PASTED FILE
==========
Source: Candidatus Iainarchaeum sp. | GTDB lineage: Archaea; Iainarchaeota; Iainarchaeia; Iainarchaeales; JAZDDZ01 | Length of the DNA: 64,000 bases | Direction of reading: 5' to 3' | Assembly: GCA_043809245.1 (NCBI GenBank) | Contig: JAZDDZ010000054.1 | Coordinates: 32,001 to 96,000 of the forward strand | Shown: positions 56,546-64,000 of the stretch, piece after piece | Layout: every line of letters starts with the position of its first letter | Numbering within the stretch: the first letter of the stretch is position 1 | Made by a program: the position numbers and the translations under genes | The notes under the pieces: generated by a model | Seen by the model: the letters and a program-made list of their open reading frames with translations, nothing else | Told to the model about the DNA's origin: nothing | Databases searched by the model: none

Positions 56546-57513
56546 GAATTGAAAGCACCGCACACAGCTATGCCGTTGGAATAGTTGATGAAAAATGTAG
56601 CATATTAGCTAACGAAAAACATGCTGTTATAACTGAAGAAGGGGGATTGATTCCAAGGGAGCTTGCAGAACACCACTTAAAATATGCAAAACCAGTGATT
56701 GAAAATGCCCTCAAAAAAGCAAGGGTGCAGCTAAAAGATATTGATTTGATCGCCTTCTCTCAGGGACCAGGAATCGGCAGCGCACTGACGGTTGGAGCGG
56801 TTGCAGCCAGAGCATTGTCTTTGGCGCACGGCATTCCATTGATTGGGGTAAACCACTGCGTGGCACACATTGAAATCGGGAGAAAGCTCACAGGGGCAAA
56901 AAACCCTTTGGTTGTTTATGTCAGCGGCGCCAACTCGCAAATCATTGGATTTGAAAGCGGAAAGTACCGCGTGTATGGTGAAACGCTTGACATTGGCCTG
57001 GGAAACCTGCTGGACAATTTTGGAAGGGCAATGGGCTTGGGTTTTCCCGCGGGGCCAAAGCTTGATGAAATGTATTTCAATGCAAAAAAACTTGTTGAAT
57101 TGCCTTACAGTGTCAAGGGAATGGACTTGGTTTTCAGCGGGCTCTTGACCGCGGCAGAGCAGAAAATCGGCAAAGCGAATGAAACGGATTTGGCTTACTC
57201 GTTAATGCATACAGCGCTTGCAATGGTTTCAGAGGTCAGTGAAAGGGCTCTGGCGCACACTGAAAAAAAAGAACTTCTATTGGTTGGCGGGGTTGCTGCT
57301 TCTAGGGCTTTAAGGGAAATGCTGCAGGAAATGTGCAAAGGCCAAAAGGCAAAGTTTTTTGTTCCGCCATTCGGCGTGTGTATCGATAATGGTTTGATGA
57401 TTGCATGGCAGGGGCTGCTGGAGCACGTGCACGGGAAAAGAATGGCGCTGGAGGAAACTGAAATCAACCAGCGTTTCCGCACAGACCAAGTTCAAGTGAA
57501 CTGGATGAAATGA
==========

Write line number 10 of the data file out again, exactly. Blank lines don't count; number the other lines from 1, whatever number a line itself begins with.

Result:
57201 GTTAATGCATACAGCGCTTGCAATGGTTTCAGAGGTCAGTGAAAGGGCTCTGGCGCACACTGAAAAAAAAGAACTTCTATTGGTTGGCGGGGTTGCTGCT